11 1.565″ (88R) 70 D PPG 1 85 PGA w/.016″ 80B Cover
    12 1.565″ (88R) 70 D PPG 2 85 PGA w/.016″ 82B Cover
    13 1.565″ (88R) 70 D PPG 3 85 PGA w/.016″ 84B Cover
    14 1.565″ (88R) 70 D PTMEG 1 85 PGA w/.016″ 85B Cover
    15 1.565″ (88R) 70 D PTMEG 2 85 PGA w/.016″ 80B Cover
    16 1.565″ (74R) 70 D PPG 1 95 PGA w/.016″ 80B Cover
    17 1.565″ (74R) 70 D PPG 2 95 PGA w/.016″ 84B Cover
    18 1.565″ (74R) 70 D PPG 3 95 PGA w/.016″ 86B Cover
    18A 1.565″ (97R) 70 D PTMEG 1 80 PGA w/.016″ 85B Cover

    *PPG 1 - Bayer MP-5000;

    PPG 2 - Bayer MP-15000;

    PPG 3 - Bayer MP-25000

    PTMEG 1 - PTMEG diisocyanate prepolymer (MDI) and PTMEG polyol with curative;

    PTMEG 2 - similar to PTMEG 1 but more resilient
  • [0111]
    TABLE 6
    Ball Static Results
    Core Statics (Size, Wt, Mantle Statics (Size, Wt, Ball Statics (Size, Wt,
    Sample Riehle, Instron, CoR) Riehle, Instron, CoR) PGA Instron, CoR)
     1 1.571″, 38.48 g, 91 R, 1.638″, 42.69 g, 84 R, 1.678″, 45.62 g, 80 PGA,
    .104 I, .802 CoR .0969 I, .814 CoR .0939 I, .817 CoR
     2 1.571″, 38.44 g, 80 R, 1.637″, 42.66 g, 74 R, 1.679″, 45.66 g, 90 PGA,
    .0939 I, .810 CoR .0896 I, .820 CoR .0869 I, .819 CoR
     3 1.549″, 37.20 g, 77 R, 1.636″, 42.64 g, 75 R, 1.680″, 45.72 g, 87 PGA,
    .0978 I, .794 CoR .0918 I, .818 CoR .0895 I, .815 CoR
     4 1.549″, 37.20 g, 77 R, 1.636″, 42.64 g, 75 R, 1.678″, 45.61 g, 86 PGA,
    .0978 I, .794 CoR .0918 I, .818 CoR .0896 I, .816 CoR
     5 1.549″, 37.20 g, 77 R, 1.636″, 42.64 g, 75 R, 1.678″, 45.60 g, 87 PGA,
    .0978 I, .794 CoR .0918 I, .818 CoR .0891 I, .816 CoR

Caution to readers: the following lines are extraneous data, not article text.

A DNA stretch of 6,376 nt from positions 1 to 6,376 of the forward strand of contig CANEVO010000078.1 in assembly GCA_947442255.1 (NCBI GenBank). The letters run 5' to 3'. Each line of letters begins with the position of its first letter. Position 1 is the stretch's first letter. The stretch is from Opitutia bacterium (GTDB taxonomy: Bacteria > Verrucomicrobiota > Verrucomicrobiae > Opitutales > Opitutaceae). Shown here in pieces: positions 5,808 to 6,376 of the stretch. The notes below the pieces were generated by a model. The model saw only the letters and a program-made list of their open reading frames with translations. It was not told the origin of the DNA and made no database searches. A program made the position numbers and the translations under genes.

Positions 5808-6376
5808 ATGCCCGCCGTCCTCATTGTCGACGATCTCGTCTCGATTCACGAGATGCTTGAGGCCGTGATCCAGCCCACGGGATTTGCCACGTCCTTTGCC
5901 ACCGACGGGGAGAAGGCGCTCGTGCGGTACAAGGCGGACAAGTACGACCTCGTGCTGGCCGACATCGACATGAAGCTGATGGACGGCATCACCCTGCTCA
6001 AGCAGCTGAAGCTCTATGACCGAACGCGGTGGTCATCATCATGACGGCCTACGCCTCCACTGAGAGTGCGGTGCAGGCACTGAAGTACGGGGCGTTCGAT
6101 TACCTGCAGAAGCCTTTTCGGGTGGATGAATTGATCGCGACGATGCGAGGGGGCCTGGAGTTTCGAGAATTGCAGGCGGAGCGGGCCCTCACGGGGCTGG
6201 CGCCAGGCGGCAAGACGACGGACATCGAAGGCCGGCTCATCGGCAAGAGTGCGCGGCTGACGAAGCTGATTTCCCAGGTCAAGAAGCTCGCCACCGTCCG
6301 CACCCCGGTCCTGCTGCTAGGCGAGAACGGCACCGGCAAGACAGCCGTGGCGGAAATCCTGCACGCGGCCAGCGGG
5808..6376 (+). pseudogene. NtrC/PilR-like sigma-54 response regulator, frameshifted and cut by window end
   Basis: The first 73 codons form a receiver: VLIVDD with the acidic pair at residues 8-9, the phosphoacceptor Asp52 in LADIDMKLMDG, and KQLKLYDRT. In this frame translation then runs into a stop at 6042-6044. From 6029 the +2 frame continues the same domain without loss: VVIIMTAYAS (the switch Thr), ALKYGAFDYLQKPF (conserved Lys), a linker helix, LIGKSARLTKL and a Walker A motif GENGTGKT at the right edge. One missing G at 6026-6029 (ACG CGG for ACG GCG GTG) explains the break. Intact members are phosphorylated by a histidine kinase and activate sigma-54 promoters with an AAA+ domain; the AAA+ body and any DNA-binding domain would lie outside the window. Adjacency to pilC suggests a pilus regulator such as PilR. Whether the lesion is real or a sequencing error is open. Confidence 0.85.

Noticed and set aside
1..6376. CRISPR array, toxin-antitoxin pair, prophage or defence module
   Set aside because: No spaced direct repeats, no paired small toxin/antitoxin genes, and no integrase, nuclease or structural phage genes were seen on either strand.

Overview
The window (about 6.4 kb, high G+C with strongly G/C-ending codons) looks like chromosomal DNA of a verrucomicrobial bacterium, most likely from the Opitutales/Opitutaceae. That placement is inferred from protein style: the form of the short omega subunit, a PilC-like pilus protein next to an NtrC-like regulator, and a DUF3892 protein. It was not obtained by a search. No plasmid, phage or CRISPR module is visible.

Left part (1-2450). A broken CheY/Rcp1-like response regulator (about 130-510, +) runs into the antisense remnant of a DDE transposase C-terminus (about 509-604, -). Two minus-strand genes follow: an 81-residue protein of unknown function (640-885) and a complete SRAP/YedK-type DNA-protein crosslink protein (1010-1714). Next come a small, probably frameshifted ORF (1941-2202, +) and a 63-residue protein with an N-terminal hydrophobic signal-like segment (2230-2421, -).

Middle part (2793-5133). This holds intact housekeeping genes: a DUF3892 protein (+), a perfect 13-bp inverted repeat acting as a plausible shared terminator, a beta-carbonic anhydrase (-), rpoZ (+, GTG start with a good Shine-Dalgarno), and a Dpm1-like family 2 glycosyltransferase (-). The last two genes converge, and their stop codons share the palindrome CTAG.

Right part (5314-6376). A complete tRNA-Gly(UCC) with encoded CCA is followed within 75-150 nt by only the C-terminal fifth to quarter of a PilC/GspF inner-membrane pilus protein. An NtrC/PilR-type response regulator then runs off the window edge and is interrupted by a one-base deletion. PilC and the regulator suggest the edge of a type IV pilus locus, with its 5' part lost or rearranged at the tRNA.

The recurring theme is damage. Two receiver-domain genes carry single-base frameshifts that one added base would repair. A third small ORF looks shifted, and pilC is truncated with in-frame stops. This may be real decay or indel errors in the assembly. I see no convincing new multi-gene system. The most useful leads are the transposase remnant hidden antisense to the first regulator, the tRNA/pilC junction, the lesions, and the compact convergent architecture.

6 1.549″, 37.20 g, 77 R, 1.636″, 42.64 g, 75 R, 1.680″, 45.67 g, 87 PGA,
    .0978 I, .794 CoR .0918 I, .818 CoR .0891 I, .815 CoR
     7 1.549″, 37.20 g, 77 R, 1.636″, 42.64 g, 75 R, 1.678″, 45.54 g, 86 PGA,
    .0978 I, .794 CoR .0918 I, .818 CoR .0898 I, .814 CoR
     8 1.550″, 37.2 g, 72 R, 1.637″, 42.61 g, 66 R, 1.678″, 45.51 g, 96 PGA,
    .0897 I, .806 CoR .0841 I, .823 CoR .0827 I, .822 CoR
     9 1.550″, 37.2 g, 72 R, 1.637″, 42.61 g, 66 R, 1.678″, 45.59 g, 96 PGA,
    .0897 I, .806 CoR .0841 I, .823 CoR .0829 I, .823 CoR
    10 1.550″, 37.2 g, 72 R, 1.637″, 42.61 g, 66 R, 1.677″, 45.56 g, 97 PGA,
    .0897 I, .806 CoR .0841 I, .823 CoR .0818 I, .824 CoR
    10A 1.550″, 37.25 g, 88 R, 1.636″, 42.63 g, 84 R, 1.679″, 45.60 g, 80 PGA,
    .104 I, .800 CoR .0982 I, .813 CoR .0940 I, .812 CoR
    11 1.566″, 38.15 g, 86 R, 1.650″, 43.53 g, 77 R, 1.679″, 45.55 g, 84 PGA,
    .0995 I, .801 CoR .0927 I, .819 CoR .0908 I, .821 CoR
    12 1.566″, 38.15 g, 86 R, 1.650″, 43.53 g, 77 R, 1.681″, 45.62 g, 85 PGA,
    .0995 I, .801 CoR .0927 I, .819 CoR .0907 I, .821 CoR
    13 1.566″, 38.15 g, 86 R, 1.650″, 43.53 g, 77 R, 1.679″, 45.55 g, 85 PGA,
    .0995 I, .801 CoR .0927 I, .819 CoR .0905 I, .821 CoR
    14 1.566″, 38.15 g, 86 R, 1.650″, 43.53 g, 77 R, 1.679″, 45.47 g, 85 PGA,
    .0995 I, .801 CoR .0927 I, .819 CoR .0906 I, .821 CoR
    15 1.566″, 38.15 g, 86 R, 1.650″, 43.53 g, 77 R, 1.688″, 45.45 g, 85 PGA,
    .0995 I, .801 CoR .0927 I, .819 CoR .0904 I, .821 CoR
    16 1.564″, 38.02 g, 72 R, 1.650″, 43.48 g, 68 R, 1.679″, 45.46 g, 95 PGA,
    .0889 I, .814 CoR .0858 I, .825 CoR .0835 I, .827 CoR
    17 1.564″, 38.02 g, 72 R, 1.650″, 43.48 g, 68 R, 1.678″, 45.44 g, 95 PGA,